Here is why I think Edward Snowden is a spy:
- He was a single thirty year old guy, working at a well-paid job in Hawai’i, yet he gave it all up to live in Russia. Is there any part of Russia that comes close to Hawai’i?
- He had multiple legal ways to bring up his concerns within the system, including his line management, his peers, several different Offices of Inspectors General (OIGs), members and staff of the Senate and House Committees on Intelligence, and the FISA court. He appears never to have tried any of these.
- According to the press, he stole over a million documents, when it would have taken say, a hundred, to make his point about the NSA collecting too much information on Americans. Moreover, according to the press, most of what he stole seems to be about other subjects.
- He was an IT guy, not subject matter expert, yet he had no trouble figuring out which documents to take. To me, this indicates that he was coached, probably by a foreign intelligence officer.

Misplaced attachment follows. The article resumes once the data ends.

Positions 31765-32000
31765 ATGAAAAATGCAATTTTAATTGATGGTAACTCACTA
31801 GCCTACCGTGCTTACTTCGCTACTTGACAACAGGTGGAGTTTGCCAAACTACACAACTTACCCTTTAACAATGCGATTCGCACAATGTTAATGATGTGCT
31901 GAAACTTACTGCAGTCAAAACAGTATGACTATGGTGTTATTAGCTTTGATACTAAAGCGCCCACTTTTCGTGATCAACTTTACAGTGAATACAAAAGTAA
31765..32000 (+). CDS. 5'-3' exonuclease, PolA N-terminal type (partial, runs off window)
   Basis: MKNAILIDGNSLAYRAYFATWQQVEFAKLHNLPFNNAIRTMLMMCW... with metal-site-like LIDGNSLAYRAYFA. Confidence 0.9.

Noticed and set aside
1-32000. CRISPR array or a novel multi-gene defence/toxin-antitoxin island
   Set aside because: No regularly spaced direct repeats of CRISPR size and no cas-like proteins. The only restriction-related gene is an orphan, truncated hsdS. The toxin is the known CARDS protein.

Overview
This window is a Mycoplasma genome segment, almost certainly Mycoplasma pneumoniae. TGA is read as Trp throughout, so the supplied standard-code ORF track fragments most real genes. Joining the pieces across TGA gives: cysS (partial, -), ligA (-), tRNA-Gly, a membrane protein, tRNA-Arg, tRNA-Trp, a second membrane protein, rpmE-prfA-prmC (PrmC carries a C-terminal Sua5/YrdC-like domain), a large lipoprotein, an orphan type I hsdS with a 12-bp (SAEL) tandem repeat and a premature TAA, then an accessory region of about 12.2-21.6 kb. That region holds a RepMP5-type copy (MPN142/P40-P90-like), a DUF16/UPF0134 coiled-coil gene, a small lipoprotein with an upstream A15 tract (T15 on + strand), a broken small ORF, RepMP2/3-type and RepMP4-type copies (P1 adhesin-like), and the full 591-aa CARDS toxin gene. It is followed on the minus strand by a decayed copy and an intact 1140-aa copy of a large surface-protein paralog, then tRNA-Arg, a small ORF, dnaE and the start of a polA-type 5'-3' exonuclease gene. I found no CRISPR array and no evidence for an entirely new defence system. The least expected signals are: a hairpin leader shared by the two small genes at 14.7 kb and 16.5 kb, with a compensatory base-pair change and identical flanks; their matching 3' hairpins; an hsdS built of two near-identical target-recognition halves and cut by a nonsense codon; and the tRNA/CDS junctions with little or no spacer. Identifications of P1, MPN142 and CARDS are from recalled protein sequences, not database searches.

- He got out of the US really fast. Rapid escapes are one thing that intelligence officers of all countries plan and facilitate for the agents they recruit to spy for them.
And yet, I doubt that Snowden realizes he is a spy. I think Snowden believes that he is the altruistic, patriotic Daniel Ellsberg of his generation, which is probably the line fed to him by the case officer who recruited him. It’s so credible that even Daniel Ellsberg believes it. The global press buys it, which enables Snowden’s handlers to direct the press to various items in the giant trove of leaked information as they find convenient — for example, the revelations about the NSA spying on Europeans, which may have been intended to weaken the cohesion of NATO and ease the way for Russia to go adventuring in Crimea. A set of revelations that has nothing to do with Americans spying on Americans, I must point out.
Snowden is a beautiful recruitment and a beautiful propaganda tool. In some country, probably Russia (since that’s where Snowden ended up), an intelligence officer is the envy of his or her peers.
Finally, there are important differences between the Snowden and Ellsberg cases. Ellsberg stood his ground, and stood trial. There was no rapid escape for Ellsberg. One could also argue Ellsberg did limited harm — he did not cause America to lose the Vietnam War, he merely revealed that America was already losing it. Snowden revealed what people in the intelligence business call “sources and methods,” which get cut off when they are compromised. Which means that other countries and corporations will go on collecting information that America can no longer get.